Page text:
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What is ethical investing?

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Last editedDec 20202 min read

Investors often select investments based on their beliefs about what is good or bad for the larger society. So, when an investor deliberately selects investments which carry little or no negative implications for the society, we call this ethical investing. It generally thrives on an investor’s ethics, but that’s not all. Keep reading to learn more about ethical investing and why it’s desirable.

Introduction to Ethical Investing

Ethical investing is the act of filtering investment securities based on one’s moral or ethical principles. The investor’s principles shape ethical investing. The investor, and nobody else, defines the most ethical companies to invest in.

Ethical investing bears many different names, among which are impact investing, socially responsible investing, green investing as well as environmental, social and governance (ESG) investing. All are focused on aligning investments with certain ethical principles. ESG investing for example avoids investments that pose ESG risks such as climate change, reduced respect for human rights, non-compliance to regulations, bribery and corruption etc. 

Due to differences in moral principles, one investment-management company’s portfolio may contain ethical investment funds that are quite different from another’s. In essence, what one company or portfolio manager considers as ethical stocks to invest in may be different from what another portfolio manager regards as ethical stocks. As such, ethical investing has no certification or recognised standards; it’s more of a personalised investment approach.

Types of Ethical Investment

There are no clearly defined types of ethical investments, and understandably so. In reality, what obtains are different approaches to ethical investing based on religious, environmental, political or social principles.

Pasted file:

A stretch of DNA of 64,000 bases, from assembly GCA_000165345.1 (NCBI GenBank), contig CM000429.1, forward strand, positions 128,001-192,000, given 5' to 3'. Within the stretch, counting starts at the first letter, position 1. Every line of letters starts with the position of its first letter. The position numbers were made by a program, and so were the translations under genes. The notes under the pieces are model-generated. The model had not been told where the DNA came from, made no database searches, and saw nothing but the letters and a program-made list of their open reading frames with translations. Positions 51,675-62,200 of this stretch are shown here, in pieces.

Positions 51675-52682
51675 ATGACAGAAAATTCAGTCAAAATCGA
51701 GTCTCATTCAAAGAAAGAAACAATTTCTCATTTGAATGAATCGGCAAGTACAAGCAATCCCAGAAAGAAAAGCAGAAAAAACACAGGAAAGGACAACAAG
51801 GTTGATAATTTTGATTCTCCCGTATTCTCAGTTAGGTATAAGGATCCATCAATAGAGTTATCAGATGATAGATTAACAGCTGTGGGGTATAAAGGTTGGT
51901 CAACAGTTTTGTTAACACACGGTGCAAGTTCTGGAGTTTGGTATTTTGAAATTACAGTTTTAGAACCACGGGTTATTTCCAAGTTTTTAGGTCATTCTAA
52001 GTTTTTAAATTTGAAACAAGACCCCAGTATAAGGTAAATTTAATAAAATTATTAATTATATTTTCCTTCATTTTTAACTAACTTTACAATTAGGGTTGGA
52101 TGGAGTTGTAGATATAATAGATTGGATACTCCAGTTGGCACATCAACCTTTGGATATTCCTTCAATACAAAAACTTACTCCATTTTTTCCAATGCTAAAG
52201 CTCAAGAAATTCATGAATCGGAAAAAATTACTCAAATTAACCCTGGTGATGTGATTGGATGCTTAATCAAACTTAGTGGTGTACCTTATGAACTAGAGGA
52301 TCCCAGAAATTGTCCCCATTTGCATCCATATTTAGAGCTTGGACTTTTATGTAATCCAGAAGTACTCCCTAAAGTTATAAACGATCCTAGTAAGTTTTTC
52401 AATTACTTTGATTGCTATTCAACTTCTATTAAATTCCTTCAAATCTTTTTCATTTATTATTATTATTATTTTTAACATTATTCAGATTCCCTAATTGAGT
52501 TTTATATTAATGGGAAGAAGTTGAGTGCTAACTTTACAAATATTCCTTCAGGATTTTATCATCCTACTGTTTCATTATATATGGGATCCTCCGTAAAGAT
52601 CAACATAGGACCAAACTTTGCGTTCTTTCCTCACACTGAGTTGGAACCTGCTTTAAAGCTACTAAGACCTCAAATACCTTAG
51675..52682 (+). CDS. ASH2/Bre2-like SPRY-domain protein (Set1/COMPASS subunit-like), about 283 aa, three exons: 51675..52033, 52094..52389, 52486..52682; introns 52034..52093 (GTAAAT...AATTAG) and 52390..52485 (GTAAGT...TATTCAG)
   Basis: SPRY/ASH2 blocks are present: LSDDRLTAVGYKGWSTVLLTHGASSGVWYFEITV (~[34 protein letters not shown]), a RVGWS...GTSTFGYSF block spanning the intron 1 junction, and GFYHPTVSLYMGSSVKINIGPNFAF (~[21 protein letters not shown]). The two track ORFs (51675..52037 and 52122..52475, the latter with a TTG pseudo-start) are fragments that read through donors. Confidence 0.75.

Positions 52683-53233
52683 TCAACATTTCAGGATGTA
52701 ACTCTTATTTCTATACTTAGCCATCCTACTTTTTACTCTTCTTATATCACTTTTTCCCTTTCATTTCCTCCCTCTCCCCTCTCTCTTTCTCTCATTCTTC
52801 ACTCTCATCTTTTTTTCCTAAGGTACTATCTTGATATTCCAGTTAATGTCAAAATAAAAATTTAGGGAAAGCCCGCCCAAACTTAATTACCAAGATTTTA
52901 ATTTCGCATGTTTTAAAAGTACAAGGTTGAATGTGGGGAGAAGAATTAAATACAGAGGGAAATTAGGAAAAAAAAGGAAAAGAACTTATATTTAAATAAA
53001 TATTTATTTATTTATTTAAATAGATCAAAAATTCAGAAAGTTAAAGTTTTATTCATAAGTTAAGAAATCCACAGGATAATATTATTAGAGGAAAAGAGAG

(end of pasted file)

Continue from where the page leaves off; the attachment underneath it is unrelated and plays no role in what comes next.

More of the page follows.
• Environmental: With this approach, what investors consider as ethical stocks to invest in are stocks of companies that actively pursue positive environmental impact. These include companies that provide alternative energies, shun fossil fuels and generally seek to protect the environment through their products or policies. Lower carbon footprint and green technology are some of the investors’ priorities here.

  • Religious: From the perspective of a faith-inclined ethical investor, the most ethical companies to invest in are those that support their religious values or, at least, do not contradict them. Faith-inclined ethical investing seeks to avoid sin stocks―companies that enable immoral or unethical activities. These may include investments in firearms, tobacco, gambling, alcohol, etc. 

  • Socio-political: Socially Responsible Investing (SRI) largely makes up this type of ethical investment. Before investing, the investor here engages in an activity called ethical investment screening, which helps to identify stocks that align with their social-political ethics, such as those which improve gender diversity or advance minority groups.

How Ethical Investing Works in Practice 

Ethical investing often aligns with the current prevalent socio-political movement. So, for three decades now, environmental issues have remained at the forefront of ethical investments with ethical investors filtering stocks based on their potential environmental impacts.

Ethical investing could be practised via avoidance, whereby investors avoid unethical stocks. Here, investors evaluate which investments to sidestep. However, determining unethical investing requires research as several cases abound where companies parade themselves as what they’re not, in a bid to attract investors. So, an ideal ethical investment involves a serious scrutiny of the company's adherence to ethical standards. 

Another way to go about ethical investing is to actively find ethical stocks to invest in, and finally invest in those aligning with one’s ethics.

It is worth noting that the outcome of an ethical investment scrutiny does not determine investment performance. So, a stock considered unethical may be top-performing, while this may not be the case for a stock considered ethical. As such, in addition to ethical grounds, it’s important to consider what stocks to invest in light of its current performance, future projection, profitability and sustainability.

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